Thursday, 25 August 2016

New Books for August

The following titles are on display from 25 August - 1 September 2016
If you would like to borrow any of them when they come off display,
please see library staff! Click on the call number links to check the catalogue.
Otherwise check the library catalogue to see if they are available

Women of Abstract Expressionism

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This long overdue survey of  the women of Abstract Expressionism “reveals the richness of the careers of artists ...Jay DeFeo, Helen Frankenthaler, Grace Hartigan, Elaine de Kooning, Lee Krasner, Joan Mitchell and many other women who  played major roles in the development of ...the first fully American modern art movement. Emphasizing the expressive freedom of direct gesture and process at the core of the movement, this book features biographies of more than forty artists, offering insight into their lives and work."

Art + Climate = Change 

"Presenting the work of Australian and international artists across twenty-nine exhibitions and events, ART+CLIMATE=CHANGE explores the power of art to create the empathy, emotional engagement and cultural understanding needed to motivate meaningful change"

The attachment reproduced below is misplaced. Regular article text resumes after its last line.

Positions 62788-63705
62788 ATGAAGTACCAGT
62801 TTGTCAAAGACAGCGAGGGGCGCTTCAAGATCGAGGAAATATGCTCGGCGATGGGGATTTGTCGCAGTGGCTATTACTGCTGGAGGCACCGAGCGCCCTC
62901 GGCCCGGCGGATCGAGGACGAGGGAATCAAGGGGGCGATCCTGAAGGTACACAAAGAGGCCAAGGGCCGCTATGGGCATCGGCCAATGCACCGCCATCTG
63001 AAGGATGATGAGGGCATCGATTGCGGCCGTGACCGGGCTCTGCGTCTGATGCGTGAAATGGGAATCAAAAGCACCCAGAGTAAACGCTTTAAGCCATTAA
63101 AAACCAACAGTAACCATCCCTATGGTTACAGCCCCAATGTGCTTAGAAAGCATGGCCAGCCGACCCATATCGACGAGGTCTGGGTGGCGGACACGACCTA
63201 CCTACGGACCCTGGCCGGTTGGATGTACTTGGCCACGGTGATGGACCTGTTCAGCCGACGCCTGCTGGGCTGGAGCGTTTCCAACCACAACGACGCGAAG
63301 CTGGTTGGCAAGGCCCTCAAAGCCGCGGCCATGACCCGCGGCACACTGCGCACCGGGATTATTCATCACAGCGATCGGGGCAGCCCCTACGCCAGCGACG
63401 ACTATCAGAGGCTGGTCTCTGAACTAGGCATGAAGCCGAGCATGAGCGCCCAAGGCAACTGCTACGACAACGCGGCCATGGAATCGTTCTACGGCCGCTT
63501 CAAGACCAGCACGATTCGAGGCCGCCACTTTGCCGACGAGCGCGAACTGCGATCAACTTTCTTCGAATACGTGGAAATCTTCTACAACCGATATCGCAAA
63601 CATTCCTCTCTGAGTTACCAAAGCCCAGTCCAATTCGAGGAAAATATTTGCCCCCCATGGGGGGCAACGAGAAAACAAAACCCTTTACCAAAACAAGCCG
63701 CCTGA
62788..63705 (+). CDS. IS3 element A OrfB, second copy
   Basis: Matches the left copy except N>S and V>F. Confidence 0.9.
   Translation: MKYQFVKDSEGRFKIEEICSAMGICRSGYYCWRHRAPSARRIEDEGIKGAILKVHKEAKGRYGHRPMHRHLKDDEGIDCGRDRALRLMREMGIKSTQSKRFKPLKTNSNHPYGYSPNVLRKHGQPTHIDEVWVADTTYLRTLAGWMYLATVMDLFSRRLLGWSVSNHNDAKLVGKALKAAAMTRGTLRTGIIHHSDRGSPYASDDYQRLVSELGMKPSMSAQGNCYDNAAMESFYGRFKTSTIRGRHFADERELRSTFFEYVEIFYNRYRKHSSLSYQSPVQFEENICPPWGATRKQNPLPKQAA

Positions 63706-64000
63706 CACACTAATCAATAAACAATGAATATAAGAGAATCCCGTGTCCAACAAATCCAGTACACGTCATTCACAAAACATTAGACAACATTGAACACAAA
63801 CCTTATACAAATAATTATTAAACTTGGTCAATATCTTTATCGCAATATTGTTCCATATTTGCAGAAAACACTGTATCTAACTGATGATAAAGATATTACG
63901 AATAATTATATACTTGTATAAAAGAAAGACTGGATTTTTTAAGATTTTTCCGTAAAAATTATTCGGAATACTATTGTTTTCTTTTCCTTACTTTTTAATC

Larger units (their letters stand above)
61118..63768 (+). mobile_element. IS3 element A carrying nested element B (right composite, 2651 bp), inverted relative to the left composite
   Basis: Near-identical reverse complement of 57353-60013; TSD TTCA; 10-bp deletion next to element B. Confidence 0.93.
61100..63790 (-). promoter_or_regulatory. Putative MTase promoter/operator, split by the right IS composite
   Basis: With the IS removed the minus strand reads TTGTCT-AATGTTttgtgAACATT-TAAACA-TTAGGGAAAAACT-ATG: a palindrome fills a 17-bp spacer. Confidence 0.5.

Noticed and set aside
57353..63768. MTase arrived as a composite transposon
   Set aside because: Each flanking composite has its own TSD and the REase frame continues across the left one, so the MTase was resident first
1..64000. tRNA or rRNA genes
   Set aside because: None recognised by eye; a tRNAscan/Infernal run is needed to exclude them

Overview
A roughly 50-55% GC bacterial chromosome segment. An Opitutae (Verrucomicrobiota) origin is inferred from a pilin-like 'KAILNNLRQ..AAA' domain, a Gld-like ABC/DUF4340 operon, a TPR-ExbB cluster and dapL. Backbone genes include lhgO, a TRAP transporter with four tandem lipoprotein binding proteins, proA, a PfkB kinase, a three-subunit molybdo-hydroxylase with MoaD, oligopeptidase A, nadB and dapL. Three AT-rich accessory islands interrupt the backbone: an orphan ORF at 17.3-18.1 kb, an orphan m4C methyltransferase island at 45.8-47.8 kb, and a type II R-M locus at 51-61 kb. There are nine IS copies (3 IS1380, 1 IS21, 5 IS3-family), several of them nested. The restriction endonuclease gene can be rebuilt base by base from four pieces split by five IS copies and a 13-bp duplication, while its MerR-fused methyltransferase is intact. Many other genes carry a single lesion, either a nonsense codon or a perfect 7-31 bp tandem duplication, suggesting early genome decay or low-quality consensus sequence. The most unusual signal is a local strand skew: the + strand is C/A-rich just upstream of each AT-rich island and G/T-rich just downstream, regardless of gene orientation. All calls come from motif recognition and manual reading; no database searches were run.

Edmund de Waal 

"The first complete survey of de Waal’s career to date, this monograph encompasses major exhibitions and installations at the Victoria and Albert Museum, Tate Liverpool, and the Gagosian Gallery in New York... In addition to being one of the world’s leading ceramicists, de Waal is also a renowned historian of the medium. His critical and personal essays and poetry are interspersed throughout the book, bringing to light the prominence of ceramics in our everyday lives. Together, de Waal’s art and writing speak to his enduring fascination with the nature of objects and the attendant history of their collection and display"

Possession : the Curious History of Private Collectors from Antiquity to the Present


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"Enlivened by fascinating personalities and scandalous events, 'Possession' shows how collecting antiquities has been a way of creating identity, informed by a desire to annex the past while providing an illicit thrill along the way. Erin Thompson's accounts of history's most infamous collectors—from the Roman Emperor Tiberius, who stole a life-sized nude Greek statue for his bedroom, to Queen Christina of Sweden, who habitually pilfered small antiquities from her fellow aristocrats, to Sir William Hamilton, who forced his mistress to enact poses from his collection of Greek vases—are as mesmerizing as they are revealing"